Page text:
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Parental Alienation Counted Out

            Parental Alienation Syndrome is defined as a syndrome where one parent ( usually the custodial parent) alienates the child or children from the other parent. A child psychiatrist organized this syndrome by the name of Richard Gardner. The fact that Parental Alienations Syndrome is used in custody litigations makes it a very controversial issue. The syndrome tends to target one parent and favor the other, sometimes leaving the child in compromising situations. Also, Gardner's syndrome lacks scientific background and is seen as nothing more than a theory by many other professionals. Parental Alienation Syndrome should not be considered in court custody battles, as it is nothing more than an inadequate theory.
             Parental Alienation Syndrome has begun to show up in courtrooms across the nation more in custody battles. Interest in Parental Alienation Syndrome has grown considerably since its introduction by Gardner in the 1980's (Utesch 1). PAS can often blind the court officials and a child can mistakenly be put into an unsafe living situation. Many courts are uneducated of the fact that Parental Alienation Syndrome is not actually a syndrome but just a theory. The judges and the jury, many times, do not know more about PAS than the name, Parental Alienation Syndrome. So, when PAS is brought up in a court case, the judges and/or jury see it as a liable source and carry out the allegations made. PAS often helps to mask child abuse allegations in court cases. As soon as a child brings any allegations to court, Gardner immediately turns to PAS and blames the other parent for brainwashing their children into making allegation against the father.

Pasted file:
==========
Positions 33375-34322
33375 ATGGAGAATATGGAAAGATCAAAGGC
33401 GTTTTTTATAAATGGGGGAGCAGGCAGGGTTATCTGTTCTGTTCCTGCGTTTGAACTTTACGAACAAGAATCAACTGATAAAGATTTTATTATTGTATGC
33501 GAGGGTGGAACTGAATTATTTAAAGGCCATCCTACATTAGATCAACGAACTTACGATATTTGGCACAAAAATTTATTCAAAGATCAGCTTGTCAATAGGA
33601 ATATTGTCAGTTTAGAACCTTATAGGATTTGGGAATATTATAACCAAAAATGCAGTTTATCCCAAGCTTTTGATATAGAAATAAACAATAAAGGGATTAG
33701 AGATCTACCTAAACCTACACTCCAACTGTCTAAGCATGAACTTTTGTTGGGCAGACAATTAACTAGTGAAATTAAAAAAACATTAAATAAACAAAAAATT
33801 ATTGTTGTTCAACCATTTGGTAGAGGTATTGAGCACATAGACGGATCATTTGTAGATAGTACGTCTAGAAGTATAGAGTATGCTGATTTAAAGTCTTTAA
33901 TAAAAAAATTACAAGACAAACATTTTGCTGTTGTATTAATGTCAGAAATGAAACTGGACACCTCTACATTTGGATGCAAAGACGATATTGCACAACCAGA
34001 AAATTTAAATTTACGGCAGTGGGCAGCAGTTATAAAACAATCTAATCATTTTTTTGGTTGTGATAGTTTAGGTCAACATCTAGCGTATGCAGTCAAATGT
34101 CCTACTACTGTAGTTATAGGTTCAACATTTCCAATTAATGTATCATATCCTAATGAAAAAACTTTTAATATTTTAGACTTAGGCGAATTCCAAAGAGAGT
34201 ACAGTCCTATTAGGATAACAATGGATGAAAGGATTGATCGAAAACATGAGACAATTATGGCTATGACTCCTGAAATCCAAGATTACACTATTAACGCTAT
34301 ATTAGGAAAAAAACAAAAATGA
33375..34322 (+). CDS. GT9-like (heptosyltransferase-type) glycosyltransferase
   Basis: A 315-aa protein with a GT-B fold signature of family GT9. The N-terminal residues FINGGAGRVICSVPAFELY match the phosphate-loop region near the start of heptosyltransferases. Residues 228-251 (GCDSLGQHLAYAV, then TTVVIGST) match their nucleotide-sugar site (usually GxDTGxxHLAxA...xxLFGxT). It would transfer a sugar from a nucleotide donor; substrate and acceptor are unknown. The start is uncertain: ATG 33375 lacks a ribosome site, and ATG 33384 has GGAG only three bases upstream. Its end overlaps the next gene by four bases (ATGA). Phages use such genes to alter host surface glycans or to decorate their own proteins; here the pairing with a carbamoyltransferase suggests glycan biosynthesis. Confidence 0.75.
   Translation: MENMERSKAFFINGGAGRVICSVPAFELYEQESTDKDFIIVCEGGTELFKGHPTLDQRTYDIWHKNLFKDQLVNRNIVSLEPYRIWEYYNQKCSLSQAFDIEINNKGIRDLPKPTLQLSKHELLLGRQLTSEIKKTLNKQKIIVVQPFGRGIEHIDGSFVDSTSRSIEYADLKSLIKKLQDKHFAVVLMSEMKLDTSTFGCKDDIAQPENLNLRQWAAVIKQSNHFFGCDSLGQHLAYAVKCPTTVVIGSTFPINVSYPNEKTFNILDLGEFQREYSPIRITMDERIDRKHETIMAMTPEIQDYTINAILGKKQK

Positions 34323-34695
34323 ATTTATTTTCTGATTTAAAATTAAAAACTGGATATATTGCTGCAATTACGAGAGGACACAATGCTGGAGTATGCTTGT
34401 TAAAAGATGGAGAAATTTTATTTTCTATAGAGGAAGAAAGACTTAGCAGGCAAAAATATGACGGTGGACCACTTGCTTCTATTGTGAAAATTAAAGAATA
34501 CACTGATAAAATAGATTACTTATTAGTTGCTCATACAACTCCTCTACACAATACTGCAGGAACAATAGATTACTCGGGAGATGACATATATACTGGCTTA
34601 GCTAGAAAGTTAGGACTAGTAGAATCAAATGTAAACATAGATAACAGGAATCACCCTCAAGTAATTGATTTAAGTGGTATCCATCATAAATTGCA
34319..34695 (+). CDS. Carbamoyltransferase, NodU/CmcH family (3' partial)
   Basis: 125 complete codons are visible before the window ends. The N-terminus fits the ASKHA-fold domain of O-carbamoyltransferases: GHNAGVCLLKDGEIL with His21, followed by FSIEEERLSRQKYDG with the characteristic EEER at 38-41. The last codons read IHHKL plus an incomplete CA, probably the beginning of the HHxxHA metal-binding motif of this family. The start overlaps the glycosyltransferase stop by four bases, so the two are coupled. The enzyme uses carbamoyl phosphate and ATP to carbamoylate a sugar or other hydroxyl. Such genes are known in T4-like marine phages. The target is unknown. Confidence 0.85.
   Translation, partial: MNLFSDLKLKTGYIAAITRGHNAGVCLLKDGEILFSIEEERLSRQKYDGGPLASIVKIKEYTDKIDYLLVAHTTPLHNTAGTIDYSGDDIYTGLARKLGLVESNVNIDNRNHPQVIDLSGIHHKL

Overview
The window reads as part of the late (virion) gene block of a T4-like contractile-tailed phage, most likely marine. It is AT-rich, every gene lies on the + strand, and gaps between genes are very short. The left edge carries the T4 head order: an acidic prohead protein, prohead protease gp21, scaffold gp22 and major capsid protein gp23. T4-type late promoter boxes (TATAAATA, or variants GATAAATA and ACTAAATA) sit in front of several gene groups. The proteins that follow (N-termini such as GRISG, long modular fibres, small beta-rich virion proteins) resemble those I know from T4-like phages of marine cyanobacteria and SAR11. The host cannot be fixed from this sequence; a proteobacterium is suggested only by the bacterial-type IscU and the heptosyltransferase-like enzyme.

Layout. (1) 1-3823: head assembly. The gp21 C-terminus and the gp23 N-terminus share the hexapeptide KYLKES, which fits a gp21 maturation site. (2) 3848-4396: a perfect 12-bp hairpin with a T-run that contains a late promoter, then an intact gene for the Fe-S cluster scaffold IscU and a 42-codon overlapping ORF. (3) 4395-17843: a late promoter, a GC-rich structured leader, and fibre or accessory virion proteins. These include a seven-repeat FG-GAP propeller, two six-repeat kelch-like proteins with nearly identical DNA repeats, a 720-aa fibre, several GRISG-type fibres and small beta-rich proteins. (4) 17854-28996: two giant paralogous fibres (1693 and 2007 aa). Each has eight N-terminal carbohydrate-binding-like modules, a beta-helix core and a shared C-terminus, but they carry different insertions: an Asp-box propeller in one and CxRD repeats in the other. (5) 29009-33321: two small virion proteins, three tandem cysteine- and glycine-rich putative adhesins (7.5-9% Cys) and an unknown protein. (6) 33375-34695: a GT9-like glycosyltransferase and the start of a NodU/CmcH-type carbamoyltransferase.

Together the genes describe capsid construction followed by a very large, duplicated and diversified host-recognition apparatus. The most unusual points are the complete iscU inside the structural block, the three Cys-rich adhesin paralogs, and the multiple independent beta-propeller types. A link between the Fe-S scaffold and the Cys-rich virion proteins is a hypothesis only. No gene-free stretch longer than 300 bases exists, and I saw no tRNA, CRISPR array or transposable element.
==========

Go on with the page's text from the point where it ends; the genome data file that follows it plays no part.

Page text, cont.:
Pas has several effects on a child's psychological state of mind of a child. Being deprived of two healthy parents is definitely psychologically harmful to a child. Studies show that in approximately 70 percent of challenged cases, battering parents have been able to convince authorities during custody battles that their victim is unfit or undeserving of sole custody (Waller 1).

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